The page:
Language and cultural issues
How should I, as a PhD supervisor*, handle the problem of language and /or cultural differences interfering with students' work?
The dilemmas associated with supervising students from other cultures seem to be due to sympathising on the one hand with how isolated and confused they must feel and thus wanting to do everything reasonable to help, while, on the other hand, not quite knowing the best way to set about providing that help and being limited anyway in terms of time and energy.
Since prevention is better than cure, prospective supervisors should have an automatic veto on whether to accept a student for a research programme - and this is especially so where there are issues of language competence. However, although this is standard practice in most institutions, there are reports that some institutions are so hungry for fees that prospective supervisors are not consulted. In supervisors' own interests, as well as their students', they should do everything they can to prevent this happening to them. Once a student is registered, the institution and department have the responsibility - invariably through the supervisor - to ensure that the student has all the necessary support to complete the research programme. Supervisors need to check in advance that this support is such that they can reasonably give it, or can direct the student to where it can be obtained.
A common dilemma is how to handle what may be perceived as rudeness or sullenness on the part of the student. In this respect, it is important to be alert to different cultural norms in terms of, for example, looking a speaker in the eyes or arriving for appointments on time. Try to see such occurrences as potential misunderstandings; then deal with them as early on as possible, before patterns of interaction get too firmly established. If it seems appropriate, find out what the behaviour means to the student concerned and explain tactfully how that behaviour needs to change to be acceptable in a Western society. It may be advantageous to solicit the help of a more experienced member of the same culture.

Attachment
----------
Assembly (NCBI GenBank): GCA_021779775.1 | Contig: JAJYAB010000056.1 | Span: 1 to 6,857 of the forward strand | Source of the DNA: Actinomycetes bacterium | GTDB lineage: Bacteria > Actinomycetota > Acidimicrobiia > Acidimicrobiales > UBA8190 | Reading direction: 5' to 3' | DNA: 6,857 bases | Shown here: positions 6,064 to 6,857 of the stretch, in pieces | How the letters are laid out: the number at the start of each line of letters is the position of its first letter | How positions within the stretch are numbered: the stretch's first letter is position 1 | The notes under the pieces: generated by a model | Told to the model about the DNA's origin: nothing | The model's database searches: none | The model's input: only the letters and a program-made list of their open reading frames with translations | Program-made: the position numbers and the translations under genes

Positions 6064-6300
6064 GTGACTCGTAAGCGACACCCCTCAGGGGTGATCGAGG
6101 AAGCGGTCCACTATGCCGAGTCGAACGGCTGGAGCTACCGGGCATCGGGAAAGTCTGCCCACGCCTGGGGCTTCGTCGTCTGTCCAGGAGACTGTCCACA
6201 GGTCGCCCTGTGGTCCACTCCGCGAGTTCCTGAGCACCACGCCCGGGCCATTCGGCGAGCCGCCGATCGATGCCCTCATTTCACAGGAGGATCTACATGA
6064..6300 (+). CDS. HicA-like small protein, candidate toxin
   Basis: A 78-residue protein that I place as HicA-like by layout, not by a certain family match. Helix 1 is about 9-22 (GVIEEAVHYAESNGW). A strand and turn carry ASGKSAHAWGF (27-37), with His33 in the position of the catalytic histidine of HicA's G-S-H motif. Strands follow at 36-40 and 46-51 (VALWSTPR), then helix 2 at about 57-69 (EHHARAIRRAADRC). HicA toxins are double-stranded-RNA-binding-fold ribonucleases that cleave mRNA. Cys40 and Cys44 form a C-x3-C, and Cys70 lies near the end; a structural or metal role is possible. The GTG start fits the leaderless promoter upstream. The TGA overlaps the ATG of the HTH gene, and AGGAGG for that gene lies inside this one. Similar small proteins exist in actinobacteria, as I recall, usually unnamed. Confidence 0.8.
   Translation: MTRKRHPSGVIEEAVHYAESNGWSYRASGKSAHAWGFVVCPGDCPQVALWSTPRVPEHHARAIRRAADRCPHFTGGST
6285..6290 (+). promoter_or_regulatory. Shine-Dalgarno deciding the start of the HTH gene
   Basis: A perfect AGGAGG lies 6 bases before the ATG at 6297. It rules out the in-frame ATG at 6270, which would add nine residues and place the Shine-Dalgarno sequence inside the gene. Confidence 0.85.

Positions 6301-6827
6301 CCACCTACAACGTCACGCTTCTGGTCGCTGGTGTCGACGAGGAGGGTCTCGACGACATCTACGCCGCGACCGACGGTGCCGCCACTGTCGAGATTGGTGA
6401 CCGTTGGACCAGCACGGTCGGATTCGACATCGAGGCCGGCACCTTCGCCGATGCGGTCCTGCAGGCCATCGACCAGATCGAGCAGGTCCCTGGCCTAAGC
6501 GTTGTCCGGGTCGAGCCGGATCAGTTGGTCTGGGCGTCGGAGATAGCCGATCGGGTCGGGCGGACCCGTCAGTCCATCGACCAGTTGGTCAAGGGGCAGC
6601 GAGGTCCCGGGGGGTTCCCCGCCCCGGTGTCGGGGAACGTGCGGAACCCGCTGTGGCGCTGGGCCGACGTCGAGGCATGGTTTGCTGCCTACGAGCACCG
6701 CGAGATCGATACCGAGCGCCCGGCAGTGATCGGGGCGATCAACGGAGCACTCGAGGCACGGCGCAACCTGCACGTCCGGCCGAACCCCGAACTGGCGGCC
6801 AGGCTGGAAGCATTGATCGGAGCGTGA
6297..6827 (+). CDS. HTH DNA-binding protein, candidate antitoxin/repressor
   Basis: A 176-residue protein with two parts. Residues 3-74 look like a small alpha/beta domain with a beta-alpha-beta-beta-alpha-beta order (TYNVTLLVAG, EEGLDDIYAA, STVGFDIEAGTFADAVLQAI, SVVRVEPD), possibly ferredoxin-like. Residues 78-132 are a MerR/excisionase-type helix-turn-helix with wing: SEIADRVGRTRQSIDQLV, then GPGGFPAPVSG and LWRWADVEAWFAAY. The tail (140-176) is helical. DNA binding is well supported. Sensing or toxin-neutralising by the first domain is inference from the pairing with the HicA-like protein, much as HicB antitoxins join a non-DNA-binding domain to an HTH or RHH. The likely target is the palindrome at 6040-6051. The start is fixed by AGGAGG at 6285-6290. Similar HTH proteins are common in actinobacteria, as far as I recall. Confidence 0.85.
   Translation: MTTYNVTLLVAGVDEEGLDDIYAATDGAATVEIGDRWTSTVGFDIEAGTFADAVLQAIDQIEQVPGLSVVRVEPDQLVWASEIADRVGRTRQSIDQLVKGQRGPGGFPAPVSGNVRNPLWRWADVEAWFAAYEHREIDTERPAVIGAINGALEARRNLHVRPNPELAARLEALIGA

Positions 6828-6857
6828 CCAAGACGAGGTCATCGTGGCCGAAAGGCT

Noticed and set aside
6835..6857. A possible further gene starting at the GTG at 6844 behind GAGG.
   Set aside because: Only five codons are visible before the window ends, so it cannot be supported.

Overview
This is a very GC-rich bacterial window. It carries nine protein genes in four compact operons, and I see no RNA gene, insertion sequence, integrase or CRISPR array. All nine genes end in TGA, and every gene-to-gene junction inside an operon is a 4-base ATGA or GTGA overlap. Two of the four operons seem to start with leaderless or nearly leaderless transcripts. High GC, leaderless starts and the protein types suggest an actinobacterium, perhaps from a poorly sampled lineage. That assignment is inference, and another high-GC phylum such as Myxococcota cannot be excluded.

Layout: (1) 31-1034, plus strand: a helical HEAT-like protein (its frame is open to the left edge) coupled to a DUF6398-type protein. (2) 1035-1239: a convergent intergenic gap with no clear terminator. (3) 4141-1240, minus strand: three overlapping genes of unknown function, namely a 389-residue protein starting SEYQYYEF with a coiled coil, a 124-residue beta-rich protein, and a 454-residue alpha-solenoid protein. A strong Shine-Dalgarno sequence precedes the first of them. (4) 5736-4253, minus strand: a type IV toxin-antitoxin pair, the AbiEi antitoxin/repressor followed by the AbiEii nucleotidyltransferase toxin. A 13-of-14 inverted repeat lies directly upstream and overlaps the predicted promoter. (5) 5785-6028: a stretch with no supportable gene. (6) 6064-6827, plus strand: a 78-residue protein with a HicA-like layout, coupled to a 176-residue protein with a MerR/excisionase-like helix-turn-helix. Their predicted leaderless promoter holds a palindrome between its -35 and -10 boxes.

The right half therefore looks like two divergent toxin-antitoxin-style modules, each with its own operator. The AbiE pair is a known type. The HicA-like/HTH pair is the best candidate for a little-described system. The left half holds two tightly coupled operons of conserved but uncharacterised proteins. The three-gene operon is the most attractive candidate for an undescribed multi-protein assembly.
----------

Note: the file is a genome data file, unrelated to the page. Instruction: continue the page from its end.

Another common dilemma concerns how to handle students who seem to expect too much in the way of direction and do not appear to have any ideas or opinions of their own to offer. Realise that such students are unlikely to be more stupid than their Western counterparts, but that they probably come from cultures where it is considered good manners to be self-effacing and to defer to authority figures. Such students need a form of permission that original thinking and academic argument are acceptable and valued in Western universities; then, since they have not had the practice in expressing these attributes in a socially acceptable manner, they need help in doing so. Again the assistance of a more experienced member of the same culture can be invaluable.
Yet another common dilemma concerns how to handle students whose written work contains excessive and probably unthinking copying from the works of others. The cause is related: the student may believe, being steeped in the home culture, that he or she is honouring the author and the discipline by such copying. The solution again lies in open and tactful discussion, possibly with the assistance of a more experienced member of the culture.
There are other related dilemmas, and if you would like to explore them, Guide 1 in the series is strongly recommended, and this section has leant heavily on it. The resolution of all the related dilemmas lies first with understanding the possible causes and then with tactful exploration and negotiation. The onus is not entirely on supervisors: the students must want to succeed in their host country and be prepared to work at doing so.
There is advice for overseas students in the students section of this website.
edited extract from no 2 in the Guides series
Resolving Common Dilemmas in Supervision
by Pat Cryer